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Most of hadrons consist of two or three quarks and they are called mesons and baryons. Those which are not classified into mesons and baryons are called exotic hadrons. The exotic hadrons are considered as, for instance, multiquark states with more than three quarks, or hadronic molecular states which are weakly bound states of hadrons. Many candidates for exotic hadrons are discovered in recent experiments and intensive studies are performed to determine the internal structure of those candidates.

The weak-binding relation is one of the approaches to analyze the internal structure of the candidates for exotic hadrons [1,2]. With the weak-binding relation, we can model-independently determine the compositeness which is the fraction of the hadronic molecular component of hadrons. The compositeness is estimated with the scattering length and the binding energy where the uncertainty arises from the finite interaction range. In Ref. [2], the internal structures of $\Lambda(1405)$, $f_0(980)$ and $a_0(980)$ were investigated by using the weak-binding relation. To apply the weak-binding relation to $\Lambda_c(2595)$ in the charm sector, on the other hand, we need to consider the systems with a large effective range. The effective range is the next to leading length scale in the effective range expansion and it characterizes low-energy hadron scatterings together with the scattering length. We show that the weak-binding relation cannot be applied to the system with a large effective range, because the range correction was neglected in the previous works [1,2].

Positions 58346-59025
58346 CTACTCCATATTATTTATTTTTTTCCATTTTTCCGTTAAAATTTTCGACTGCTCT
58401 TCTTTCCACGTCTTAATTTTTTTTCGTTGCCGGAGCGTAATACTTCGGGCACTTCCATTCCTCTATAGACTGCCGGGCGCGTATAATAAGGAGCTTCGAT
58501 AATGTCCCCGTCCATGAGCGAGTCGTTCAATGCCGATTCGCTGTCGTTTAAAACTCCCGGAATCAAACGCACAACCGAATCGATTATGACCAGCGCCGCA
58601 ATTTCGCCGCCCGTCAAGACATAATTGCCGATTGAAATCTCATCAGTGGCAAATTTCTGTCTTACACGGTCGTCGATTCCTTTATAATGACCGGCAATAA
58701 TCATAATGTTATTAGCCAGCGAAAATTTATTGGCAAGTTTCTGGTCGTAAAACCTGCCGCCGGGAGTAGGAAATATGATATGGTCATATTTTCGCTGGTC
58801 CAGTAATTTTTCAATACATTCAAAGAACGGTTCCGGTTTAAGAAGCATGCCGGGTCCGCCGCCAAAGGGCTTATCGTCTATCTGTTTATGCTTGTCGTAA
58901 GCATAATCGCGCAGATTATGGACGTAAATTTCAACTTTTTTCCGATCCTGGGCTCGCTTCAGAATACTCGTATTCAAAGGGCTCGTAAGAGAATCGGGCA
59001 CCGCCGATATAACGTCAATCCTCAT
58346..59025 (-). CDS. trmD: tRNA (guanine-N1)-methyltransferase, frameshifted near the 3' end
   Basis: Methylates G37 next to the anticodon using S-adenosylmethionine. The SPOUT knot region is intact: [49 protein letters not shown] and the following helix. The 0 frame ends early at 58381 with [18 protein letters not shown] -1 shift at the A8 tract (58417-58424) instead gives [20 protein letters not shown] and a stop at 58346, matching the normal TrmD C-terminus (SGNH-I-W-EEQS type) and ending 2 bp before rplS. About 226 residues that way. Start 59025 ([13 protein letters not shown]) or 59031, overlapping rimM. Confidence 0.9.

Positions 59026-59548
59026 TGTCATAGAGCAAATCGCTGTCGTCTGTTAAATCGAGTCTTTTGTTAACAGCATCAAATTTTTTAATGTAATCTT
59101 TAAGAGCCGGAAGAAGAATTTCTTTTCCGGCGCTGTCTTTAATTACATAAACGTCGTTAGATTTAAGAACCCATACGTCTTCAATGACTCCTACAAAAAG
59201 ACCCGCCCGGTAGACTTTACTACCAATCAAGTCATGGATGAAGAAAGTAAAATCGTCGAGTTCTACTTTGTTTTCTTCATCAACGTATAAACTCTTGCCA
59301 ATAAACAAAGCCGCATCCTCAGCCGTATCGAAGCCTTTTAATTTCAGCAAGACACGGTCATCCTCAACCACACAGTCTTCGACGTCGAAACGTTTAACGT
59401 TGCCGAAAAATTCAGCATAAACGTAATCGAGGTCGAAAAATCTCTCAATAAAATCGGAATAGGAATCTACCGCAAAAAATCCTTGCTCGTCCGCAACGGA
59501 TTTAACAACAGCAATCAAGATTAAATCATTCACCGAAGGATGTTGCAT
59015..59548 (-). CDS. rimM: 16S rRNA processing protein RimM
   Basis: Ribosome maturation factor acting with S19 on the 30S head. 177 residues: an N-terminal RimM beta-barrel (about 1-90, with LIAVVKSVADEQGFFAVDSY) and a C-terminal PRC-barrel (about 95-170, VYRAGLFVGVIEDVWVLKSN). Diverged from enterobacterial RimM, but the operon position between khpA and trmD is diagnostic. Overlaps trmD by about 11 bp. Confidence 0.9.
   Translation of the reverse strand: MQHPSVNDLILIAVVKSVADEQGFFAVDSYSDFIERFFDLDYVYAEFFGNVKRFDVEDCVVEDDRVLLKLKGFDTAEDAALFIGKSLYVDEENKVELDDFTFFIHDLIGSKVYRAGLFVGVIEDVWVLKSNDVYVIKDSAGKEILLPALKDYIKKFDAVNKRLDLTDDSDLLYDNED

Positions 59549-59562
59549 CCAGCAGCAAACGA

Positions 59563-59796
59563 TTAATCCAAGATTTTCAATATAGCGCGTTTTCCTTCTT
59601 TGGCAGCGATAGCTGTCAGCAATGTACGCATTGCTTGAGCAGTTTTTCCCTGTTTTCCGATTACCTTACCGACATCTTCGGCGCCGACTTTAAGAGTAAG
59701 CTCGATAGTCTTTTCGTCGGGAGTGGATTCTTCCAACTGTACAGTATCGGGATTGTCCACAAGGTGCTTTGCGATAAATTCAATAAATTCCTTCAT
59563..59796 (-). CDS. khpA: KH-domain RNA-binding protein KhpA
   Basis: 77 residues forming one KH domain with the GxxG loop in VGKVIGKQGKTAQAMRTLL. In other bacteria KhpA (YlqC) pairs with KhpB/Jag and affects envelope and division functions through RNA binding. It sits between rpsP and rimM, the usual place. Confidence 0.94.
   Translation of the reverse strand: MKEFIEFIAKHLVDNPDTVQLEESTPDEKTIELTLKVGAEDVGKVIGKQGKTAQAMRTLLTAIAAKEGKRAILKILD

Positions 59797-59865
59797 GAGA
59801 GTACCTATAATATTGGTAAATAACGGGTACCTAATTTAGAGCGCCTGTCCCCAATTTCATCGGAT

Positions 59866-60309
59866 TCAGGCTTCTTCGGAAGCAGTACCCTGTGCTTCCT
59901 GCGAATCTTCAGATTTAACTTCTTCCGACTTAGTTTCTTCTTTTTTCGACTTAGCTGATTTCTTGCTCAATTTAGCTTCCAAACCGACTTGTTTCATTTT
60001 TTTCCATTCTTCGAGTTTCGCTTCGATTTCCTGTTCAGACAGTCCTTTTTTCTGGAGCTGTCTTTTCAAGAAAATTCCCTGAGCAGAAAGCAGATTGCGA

We introduce the range correction to the weak-binding relation by modifying the correction terms which is the origin of the uncertainty. We perform the numerical calculations to check whether the modification of the weak-binding relation works or not. For the calculation, we consider the effective field theory called effective range model. In this model, the exact value of the compositeness is known by definition, and we can control the scattering length and effective range independently by varying the model parameters such as cutoff and coupling constants. To estimate the compositeness precisely with the weak-binding relation, two conditions need to be satisfied. First one is the validity condition which means that the exact value of the compositeness is contained in the uncertainty region. Second one is the precision condition which means that the uncertainty is sufficiently small. From the numerical calculations, we find the parameter region where only the improved weak-binding relation can be applied, so the modification of correction terms of the relation works well. We further discuss the method of the quantitative evaluation of the uncertainty of the weak-binding relation.

[1] S. Weinberg, Phys. Rev. 137, B672 (1965).

[2] Y. Kamiya and T. Hyodo, PTEP 2017, 023D02 (2017).